Many college students today can easily skip the kind of classes that can truly make them stretch and think and give them a broad base of knowledge that will help them succeed in the world.
Students ignore courses in the classics, sciences, composition and Shakespeare in droves and instead stampede into business courses and other vocational classes. Sixty four percent of college students are pursuing vocational majors including business, education, sports management, park and recreation, information technology and homeland security, according to the authors of Higher Education? How Colleges Are Wasting Our Money and Failing Our Kids–And What We Can Do About It.
Students can get away with avoiding thought-provoking classes because schools let them. That is an on-going complaint of the American Council on Trustees and Alumni, which decries that fact that so many schools allow students to avoid substantive classes in a required core curriculum that can stimulate students and turn them into strong writers, thinkers and, frankly, better citizens. Instead what a lot of students do is take a mishmash of classes.
Colleges Flunking Out
In attempt to draw attention to this problem, ACTA just released its annual report card on how schools are faring in requiring that their students take courses in critical disciplines. To receive an A, a school has to require students to take a class in at least six of the following core subject areas:
3. Foreign language
4. US government or history
7. Natural or physical science
19 Colleges That Make Students Think
Only 19 out of more than 1,000 schools received an A on their report cards, while many flunked. In alphabetical order, here are the only schools that received a top mark on ACTA’s report card:
1. Baylor University
2. California Polytechnic State University–San Luis Obispo
3. City University of New York–Brooklyn College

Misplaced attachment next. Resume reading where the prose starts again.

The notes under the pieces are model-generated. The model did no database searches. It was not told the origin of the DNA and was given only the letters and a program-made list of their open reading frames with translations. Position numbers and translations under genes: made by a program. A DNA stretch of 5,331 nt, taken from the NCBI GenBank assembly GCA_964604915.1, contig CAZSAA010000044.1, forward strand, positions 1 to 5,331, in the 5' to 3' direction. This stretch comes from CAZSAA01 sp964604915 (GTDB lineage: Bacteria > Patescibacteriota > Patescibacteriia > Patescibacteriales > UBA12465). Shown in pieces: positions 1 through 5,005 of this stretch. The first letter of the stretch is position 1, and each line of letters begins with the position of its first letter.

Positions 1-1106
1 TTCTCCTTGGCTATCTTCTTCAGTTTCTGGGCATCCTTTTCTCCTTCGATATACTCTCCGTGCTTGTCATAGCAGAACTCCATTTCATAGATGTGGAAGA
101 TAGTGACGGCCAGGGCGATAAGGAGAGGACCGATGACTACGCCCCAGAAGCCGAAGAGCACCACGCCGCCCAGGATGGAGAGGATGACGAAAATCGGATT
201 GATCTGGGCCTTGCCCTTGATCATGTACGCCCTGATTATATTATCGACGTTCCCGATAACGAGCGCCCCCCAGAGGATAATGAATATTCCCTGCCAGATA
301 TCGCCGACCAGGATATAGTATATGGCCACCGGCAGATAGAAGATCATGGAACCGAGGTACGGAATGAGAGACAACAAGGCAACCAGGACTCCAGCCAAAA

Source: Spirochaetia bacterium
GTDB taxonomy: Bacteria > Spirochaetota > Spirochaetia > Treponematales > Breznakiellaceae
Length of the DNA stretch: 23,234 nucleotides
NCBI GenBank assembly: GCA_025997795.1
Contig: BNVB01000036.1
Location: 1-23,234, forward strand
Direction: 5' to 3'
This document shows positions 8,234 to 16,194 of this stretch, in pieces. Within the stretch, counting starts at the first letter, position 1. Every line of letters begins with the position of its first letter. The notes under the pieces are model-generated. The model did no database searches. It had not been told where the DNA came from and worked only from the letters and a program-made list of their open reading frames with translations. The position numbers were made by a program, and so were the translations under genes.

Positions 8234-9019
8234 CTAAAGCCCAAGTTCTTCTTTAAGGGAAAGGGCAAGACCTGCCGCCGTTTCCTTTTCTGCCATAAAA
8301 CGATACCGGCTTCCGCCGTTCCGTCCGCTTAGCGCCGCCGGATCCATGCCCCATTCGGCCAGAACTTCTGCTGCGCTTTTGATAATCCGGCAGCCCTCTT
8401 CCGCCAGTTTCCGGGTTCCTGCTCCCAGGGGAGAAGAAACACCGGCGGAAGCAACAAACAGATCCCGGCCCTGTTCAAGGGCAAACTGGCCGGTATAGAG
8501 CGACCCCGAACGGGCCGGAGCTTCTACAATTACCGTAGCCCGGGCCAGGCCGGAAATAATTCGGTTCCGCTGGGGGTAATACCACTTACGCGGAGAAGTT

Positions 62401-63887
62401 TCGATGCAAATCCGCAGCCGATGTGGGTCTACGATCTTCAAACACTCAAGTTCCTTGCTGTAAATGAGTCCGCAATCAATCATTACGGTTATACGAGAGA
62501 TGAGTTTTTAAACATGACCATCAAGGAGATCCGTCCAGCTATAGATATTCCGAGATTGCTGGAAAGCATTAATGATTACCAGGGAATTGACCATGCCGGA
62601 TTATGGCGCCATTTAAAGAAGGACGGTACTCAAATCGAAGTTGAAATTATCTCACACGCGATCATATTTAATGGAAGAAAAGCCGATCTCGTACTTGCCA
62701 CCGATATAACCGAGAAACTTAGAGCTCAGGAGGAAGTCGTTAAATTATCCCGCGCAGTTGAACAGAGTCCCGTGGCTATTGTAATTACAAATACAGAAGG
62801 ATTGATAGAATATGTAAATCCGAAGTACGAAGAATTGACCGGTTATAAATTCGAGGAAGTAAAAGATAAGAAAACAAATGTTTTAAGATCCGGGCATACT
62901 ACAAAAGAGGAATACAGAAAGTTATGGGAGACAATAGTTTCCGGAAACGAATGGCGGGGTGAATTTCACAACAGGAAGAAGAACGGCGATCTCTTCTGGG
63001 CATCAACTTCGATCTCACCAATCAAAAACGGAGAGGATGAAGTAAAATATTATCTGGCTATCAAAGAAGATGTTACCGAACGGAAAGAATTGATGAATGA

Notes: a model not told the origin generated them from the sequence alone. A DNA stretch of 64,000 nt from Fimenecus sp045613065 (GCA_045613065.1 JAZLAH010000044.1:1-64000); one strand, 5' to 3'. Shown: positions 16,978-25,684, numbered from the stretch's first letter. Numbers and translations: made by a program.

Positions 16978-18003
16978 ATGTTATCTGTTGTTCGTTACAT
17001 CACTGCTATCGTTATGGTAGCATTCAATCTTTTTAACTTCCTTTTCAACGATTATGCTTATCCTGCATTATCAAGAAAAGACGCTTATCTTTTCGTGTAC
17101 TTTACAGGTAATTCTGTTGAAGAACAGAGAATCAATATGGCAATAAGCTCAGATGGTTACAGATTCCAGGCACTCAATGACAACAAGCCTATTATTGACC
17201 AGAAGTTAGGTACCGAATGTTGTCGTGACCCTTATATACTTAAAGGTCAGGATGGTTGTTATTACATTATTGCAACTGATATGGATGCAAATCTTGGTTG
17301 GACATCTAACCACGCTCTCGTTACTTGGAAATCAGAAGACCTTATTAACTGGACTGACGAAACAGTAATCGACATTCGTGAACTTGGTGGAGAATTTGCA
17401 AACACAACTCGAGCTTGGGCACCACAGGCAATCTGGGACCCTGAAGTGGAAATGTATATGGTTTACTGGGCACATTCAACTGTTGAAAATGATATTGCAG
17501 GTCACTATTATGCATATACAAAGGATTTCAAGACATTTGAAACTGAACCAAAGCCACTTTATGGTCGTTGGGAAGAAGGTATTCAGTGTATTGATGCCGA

4. Gardner-Webb University
5. Kennesaw State University
6. Morehouse College
7. Pepperdine University
8. St. John’s College (MD)
9. St. John’s College (NM)
10. Texas A&M University–Corpus Christi
11. Thomas Aquinas College
12. Thomas More College of Liberal Arts
13. United State Air Force Academy
14. United State Coast Guard
15. United States Military Academy
16. University of Dallas
17. University of Georgia
18. University of Science and Arts of Oklahoma
19. University of Texas–San Antonio
Getting a Well-Rounded Education
Do I think you need to take a course in each of these classic liberal arts and science categories to emerge a thoughtful, well-rounded person?
My short answer is yes though I’m not sure that taking a couple of intro foreign language classes is going to do much good if you have no intention of becoming fluent.
Looking back on my own college experience, I took courses–and in some cases multiple classes–in six of the categories. I was, however, thrilled when I arrived at the University of Missouri and learned that nobody was going to force me to enroll in a math class. Of course, years later I regretted not taking a college-level math course.
Lynn O’Shaughnessy is author of The College Solution, an Amazon bestseller, and the Shrinking the Cost of College workbook. She also writes her own college blog at The College Solution.